Dear Friend and fellow Celt,
A man is in great need of a surgical procedure.
He is prone on the operating surface.
The surgeon walks in, followed by other surgical team members. They are all wearing odd-looking outfits.
Some surgical tools are available to the surgeon.
The surgical team uses a mix of natural elements and chemicals.
There are many risks of complications for the patient.
The surgeon uses a knife to make an incision to start the surgical procedure.
What is it that I am describing?
A simplistic outline of the start of a modern surgical procedure?
A simplistic outline of an ancient Celtic surgical procedure?
If Your Answer is BOTH, then you are correct!!
You see, the ancient Celts were not a backward ancient society. Based on the evidence we do have, they were quite advanced, considering the time period in which they existed.
There is a good reason why I am discussing this topic now.
In one week, on June 13, 2023, I will be undergoing major spine surgery.
Among other things, my surgery got me thinking about the modern surgery I am undergoing vs an ancient Celtic surgery.
Let's take a look...
The field of modern surgery has witnessed remarkable advancements over the years. With the advent of anesthesia, sterilization techniques, and sophisticated surgical instruments, surgeons today can perform complex procedures with precision and efficiency.
The integration of minimally invasive techniques, robotic surgery, and advanced imaging technologies has revolutionized patient outcomes, leading to shorter hospital stays and faster recoveries. Hopefully, this is what I will experience.
Long before the advent of modern surgical techniques, the ancient Celts possessed a deep understanding of the human body and its ailments. Celtic surgical practices were rooted in their spiritual beliefs and relied on the knowledge of herbs, rituals, and the skill of the surgeon. In the absence of modern tools, Celtic surgeons demonstrated remarkable ingenuity and resourcefulness in their approach to healing.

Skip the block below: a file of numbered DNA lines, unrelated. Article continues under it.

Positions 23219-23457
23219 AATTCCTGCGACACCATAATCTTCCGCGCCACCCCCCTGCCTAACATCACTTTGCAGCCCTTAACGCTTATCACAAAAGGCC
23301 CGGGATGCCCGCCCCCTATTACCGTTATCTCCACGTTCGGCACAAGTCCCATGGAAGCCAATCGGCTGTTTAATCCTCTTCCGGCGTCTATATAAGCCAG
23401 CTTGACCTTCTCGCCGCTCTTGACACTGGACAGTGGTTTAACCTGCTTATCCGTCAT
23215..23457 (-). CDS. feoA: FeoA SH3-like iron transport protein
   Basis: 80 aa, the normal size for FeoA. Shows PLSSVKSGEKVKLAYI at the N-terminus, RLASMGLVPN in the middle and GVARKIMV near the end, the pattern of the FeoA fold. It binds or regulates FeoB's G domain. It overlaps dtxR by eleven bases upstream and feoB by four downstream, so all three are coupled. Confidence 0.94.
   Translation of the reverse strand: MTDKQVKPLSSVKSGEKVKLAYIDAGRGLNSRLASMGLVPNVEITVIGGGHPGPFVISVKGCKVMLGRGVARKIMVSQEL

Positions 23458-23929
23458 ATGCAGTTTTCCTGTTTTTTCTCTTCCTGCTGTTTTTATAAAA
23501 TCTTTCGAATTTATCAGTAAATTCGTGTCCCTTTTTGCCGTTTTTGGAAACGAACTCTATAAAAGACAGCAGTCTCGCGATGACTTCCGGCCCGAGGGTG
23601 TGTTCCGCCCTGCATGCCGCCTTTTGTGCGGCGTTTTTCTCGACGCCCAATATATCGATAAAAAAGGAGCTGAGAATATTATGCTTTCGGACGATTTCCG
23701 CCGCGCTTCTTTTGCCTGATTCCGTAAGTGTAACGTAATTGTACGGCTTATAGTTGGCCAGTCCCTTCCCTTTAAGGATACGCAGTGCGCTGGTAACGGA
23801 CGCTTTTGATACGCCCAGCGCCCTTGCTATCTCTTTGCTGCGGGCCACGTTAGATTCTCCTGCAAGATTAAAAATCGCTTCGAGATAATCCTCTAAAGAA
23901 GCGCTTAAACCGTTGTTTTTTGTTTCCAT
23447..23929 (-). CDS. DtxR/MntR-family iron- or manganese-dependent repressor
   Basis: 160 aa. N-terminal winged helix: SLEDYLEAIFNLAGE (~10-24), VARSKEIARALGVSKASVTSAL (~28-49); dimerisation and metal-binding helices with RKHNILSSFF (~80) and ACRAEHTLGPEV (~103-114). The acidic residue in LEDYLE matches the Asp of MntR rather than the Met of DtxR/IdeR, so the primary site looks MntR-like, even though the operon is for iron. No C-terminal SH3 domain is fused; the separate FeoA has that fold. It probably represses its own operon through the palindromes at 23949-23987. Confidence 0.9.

One striking similarity between modern surgery and Celtic surgical traditions lies in the use of herbal medicine. Celtic surgeons utilized a wide array of medicinal plants and herbs to alleviate pain, promote healing, and prevent infection.
In modern surgery, while pharmaceuticals have largely replaced herbal remedies, there is a renewed interest in the use of natural substances, such as honey-based dressings, to promote wound healing and prevent surgical site infections.
Modern surgical techniques, such as laparoscopy and robotic-assisted surgery, have transformed the field by minimizing invasiveness and reducing postoperative complications. These advancements allow surgeons to perform intricate procedures through smaller incisions, resulting in less pain, scarring and faster recovery times for patients.
In contrast, Celtic surgical practices involved more rudimentary techniques, such as wound suturing and bone setting, which relied heavily on the skill and experience of the surgeon.
While modern surgery is primarily focused on scientific principles and evidence-based practices, Celtic surgical traditions incorporated spiritual beliefs and rituals into their approach to healing.
Celtic surgeons often performed surgeries in sacred spaces and invoked the assistance of deities or spirits for successful outcomes. This spiritual element sets Celtic surgical practices apart from the strictly clinical approach of modern surgery.
I believe that we should be incorporating spiritual practices into surgery and our daily lives, for that matter. In my humble opinion, treating the "whole" person will lead to better outcomes.
But don't just take it from me.
Dr. Christina M. Puchalski wrote a paper titled "The role of spirituality in health care," which expounds upon this topic in great detail.(1)